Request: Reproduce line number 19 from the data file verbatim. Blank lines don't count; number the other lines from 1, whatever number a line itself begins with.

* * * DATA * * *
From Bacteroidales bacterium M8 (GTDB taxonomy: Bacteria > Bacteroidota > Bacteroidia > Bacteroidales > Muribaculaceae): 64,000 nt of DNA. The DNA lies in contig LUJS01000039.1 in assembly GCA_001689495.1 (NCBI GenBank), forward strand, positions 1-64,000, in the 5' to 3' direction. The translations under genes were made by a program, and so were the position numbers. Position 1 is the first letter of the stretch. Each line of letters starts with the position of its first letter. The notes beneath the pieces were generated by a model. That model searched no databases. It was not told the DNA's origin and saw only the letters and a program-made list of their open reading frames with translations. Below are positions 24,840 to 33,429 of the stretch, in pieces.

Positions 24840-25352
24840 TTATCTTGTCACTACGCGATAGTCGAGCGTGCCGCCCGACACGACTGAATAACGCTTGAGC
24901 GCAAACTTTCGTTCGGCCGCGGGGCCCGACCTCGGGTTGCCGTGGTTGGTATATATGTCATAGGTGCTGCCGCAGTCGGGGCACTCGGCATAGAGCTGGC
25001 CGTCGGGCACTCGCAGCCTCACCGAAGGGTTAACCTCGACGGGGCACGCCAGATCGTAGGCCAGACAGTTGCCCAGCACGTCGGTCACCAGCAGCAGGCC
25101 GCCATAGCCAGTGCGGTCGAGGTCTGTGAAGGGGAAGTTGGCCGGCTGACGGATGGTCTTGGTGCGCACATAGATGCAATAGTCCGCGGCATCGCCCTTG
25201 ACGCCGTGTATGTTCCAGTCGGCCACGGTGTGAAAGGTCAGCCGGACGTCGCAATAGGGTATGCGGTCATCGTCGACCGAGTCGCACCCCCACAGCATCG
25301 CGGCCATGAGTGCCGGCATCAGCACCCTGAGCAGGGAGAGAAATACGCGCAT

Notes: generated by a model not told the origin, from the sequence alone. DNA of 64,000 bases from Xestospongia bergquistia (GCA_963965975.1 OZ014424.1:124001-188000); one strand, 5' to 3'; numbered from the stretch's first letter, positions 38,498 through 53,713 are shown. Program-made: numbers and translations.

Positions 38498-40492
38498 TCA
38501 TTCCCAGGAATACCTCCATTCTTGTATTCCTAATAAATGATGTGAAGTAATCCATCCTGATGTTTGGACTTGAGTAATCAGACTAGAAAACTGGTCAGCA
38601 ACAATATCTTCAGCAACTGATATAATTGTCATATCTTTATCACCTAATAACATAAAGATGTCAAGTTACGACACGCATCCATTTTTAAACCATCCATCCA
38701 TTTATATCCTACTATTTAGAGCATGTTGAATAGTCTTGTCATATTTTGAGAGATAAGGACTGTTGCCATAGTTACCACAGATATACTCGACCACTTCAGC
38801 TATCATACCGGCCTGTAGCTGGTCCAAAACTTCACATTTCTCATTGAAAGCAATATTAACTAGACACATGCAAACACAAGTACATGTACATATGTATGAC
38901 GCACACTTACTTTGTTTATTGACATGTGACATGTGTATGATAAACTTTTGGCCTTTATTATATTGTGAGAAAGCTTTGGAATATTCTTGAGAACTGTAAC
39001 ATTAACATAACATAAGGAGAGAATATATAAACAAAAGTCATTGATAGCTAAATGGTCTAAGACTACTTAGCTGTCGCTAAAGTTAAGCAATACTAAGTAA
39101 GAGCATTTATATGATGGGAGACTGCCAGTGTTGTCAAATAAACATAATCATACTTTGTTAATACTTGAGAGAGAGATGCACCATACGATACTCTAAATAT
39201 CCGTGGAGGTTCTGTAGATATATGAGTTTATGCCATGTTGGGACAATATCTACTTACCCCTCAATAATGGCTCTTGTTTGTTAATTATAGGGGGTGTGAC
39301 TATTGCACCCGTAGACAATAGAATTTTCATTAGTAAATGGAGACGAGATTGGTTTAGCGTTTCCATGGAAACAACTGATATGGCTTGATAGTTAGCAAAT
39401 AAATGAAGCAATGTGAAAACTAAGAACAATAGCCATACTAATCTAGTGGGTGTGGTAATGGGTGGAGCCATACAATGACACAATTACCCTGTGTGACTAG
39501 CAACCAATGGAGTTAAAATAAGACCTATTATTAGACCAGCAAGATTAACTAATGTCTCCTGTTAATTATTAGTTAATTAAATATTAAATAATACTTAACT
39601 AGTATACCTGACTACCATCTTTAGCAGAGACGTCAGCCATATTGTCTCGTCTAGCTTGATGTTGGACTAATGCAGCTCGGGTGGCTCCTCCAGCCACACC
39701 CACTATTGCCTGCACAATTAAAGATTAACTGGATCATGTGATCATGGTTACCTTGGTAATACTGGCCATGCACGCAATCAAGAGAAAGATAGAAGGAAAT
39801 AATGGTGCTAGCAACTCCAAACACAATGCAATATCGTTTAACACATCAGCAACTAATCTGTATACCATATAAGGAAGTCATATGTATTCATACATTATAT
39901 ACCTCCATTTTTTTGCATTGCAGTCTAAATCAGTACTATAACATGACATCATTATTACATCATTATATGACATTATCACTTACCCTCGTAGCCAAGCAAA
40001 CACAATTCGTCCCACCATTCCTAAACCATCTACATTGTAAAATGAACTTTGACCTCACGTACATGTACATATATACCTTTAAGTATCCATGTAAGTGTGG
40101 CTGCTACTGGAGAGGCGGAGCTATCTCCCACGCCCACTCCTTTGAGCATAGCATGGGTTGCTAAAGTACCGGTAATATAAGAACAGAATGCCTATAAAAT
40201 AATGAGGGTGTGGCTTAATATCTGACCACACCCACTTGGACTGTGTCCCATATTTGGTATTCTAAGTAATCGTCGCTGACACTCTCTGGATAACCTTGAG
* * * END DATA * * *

39201 CCGTGGAGGTTCTGTAGATATATGAGTTTATGCCATGTTGGGACAATATCTACTTACCCCTCAATAATGGCTCTTGTTTGTTAATTATAGGGGGTGTGAC